“Grown in the wild and picked by hand, the baobab is Africa’s most legendary superfood”

 The African baobab (Adansonia digitata) is a large tree commonly found in the thorny woodlands of African savannahs. The largest examples of baobab trees are over 30m tall and have circumferences of 30m as well. Baobab trees are long-lived, with some known to be over 2,000 years old. Despite never being grown domestically or farmed commercially, over the many years throughout the baobab’s history a plethora of uses have been discovered and developed using its fruit, seeds, leaves and bark, ranging from traditional medicinal uses, using the fruit as a source of nutrition, and the seeds and their oil for personal care.



The baobab tree’s fruit, also known as baobab, has been consumed for thousands of years across Africa and are unique in many respects. The fruit are spherical or oval in shape, composed of a hard, velvety yellow-green outer shell on the outside and fruit pulp, filaments and seeds on the inside. Baobab fruit is unique in that it dries naturally on the branches of the tree, so when cracked open the fruit pulp is revealed as small, powdery, dehydrated segments that enclose multiple oil-rich seeds. These segments are commonly ground down into a fine powder and consumed in many different types of foods and drinks.



Perhaps one of the most peculiar facts about the baobabs, however, are how they come alive at night. Not only do they provide shelter for nocturnal animals such as bats and owls, but they are one of the only trees in the world whose flowers bloom at night, and generally last around 24 hours.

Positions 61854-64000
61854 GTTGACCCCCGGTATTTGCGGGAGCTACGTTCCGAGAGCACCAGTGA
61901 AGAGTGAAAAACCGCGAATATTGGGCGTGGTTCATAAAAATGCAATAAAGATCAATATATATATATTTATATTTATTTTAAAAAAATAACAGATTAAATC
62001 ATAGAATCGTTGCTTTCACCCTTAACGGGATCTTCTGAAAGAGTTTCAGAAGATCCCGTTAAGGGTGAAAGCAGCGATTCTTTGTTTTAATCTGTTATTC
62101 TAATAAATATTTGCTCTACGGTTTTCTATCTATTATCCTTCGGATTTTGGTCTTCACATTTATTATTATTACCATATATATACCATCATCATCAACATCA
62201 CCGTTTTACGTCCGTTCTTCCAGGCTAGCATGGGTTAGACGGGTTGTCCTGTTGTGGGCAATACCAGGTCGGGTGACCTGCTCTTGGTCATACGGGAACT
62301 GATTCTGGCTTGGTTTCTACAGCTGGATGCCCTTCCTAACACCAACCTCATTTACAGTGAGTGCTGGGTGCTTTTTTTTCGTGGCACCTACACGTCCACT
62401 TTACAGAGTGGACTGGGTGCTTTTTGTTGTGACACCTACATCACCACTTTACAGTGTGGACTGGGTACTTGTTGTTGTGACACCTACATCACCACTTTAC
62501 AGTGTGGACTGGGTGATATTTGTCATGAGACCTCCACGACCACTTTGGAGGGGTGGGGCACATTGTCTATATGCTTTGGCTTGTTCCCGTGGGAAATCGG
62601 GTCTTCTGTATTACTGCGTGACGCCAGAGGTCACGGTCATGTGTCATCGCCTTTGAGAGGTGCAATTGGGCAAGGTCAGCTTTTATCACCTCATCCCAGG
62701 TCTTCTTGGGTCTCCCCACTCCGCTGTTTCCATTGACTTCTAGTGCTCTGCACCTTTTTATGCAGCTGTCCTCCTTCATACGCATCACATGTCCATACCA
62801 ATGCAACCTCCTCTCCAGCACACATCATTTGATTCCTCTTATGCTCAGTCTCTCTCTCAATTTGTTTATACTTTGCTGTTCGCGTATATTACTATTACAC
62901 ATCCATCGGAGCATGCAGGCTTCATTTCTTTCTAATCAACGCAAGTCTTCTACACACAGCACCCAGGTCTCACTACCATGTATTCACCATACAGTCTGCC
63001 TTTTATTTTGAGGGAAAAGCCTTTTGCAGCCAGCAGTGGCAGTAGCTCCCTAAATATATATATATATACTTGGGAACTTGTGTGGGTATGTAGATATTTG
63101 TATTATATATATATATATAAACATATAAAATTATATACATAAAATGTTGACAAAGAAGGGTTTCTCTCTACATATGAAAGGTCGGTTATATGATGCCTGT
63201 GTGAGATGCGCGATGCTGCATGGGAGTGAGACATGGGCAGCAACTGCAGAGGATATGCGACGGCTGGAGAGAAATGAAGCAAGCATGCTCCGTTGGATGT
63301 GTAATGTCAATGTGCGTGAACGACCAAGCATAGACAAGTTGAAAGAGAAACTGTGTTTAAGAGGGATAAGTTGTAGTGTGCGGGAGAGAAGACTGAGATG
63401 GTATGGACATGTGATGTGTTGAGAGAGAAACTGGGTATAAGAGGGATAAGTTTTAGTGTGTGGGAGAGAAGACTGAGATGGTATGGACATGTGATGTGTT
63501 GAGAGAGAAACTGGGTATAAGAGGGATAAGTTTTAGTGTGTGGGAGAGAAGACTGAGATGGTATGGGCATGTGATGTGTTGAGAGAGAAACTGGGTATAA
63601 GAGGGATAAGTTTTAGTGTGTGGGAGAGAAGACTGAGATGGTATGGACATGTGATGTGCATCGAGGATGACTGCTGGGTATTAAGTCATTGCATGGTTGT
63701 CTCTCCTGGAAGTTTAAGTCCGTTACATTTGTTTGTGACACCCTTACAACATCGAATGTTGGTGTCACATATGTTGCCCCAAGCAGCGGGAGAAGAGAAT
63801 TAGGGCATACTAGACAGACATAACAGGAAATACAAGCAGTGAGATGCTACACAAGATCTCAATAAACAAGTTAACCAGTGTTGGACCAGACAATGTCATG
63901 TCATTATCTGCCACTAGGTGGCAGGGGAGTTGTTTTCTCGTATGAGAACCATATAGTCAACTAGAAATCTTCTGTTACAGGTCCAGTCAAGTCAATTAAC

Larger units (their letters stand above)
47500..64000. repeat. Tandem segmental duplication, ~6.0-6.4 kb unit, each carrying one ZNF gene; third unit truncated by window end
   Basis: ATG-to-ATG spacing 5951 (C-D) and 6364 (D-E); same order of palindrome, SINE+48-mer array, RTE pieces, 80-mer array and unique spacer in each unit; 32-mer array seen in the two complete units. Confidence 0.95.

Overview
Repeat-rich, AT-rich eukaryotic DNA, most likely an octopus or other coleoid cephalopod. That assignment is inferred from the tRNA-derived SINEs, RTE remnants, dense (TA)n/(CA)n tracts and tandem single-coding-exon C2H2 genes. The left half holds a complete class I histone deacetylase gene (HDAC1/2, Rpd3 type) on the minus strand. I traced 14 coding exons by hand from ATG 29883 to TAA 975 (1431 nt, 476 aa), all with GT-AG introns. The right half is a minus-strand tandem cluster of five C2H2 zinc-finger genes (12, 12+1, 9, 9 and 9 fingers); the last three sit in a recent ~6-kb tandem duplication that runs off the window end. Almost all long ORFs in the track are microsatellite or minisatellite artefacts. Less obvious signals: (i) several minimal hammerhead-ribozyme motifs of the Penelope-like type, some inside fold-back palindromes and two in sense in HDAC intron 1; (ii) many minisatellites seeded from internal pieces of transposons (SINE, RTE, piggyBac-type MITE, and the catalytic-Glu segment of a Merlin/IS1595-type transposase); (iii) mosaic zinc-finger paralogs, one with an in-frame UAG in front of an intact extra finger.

As a result of its legendary status the baobab has gathered many names over the years. Most famously the tree is known as both Africa’s “tree of life” and the “upside down tree,” both inspired by the myths and legends accumulated over generations.


Baobab is highly nutritious and contains high levels of antioxidants, amino acids, fibre, and micronutrients, especially when compared against other popular superfruits. This means that baobab fruit can support a wide range of functions in the body, including supporting good gut health, increasing energy levels and increasing your metabolism.

Baobab is also said to be an adaptogen. Adaptogens are substances which help fight stress in the body through supporting a wide range of physiological functions.


A typical Western diet is fibre deficient by up to 33% on average according to the British Nutrition Foundation. This has been driven by years of consuming too many highly processed and high-sugar content foods.

Thankfully, baobab powder is incredibly high in fibre, approximately 50% by weight, comprised of roughly 67% soluble fibre and 33% insoluble fibre – both crucial for maintaining a healthy gut.

Soluble fibre, or dietary fibre, is important for many things.

It acts as a regulator of your blood sugars by adjusting the release of sugars from your stored reserves into your blood, which helps to reduce energy spikes and crashes throughout the day. Soluble fibre is also a prebiotic – prebiotics keep your gut healthy & happy by creating an environment where your body’s good bacteria (probiotics) can thrive.

Baobab Fibre diagram
Baobab Fibre diagram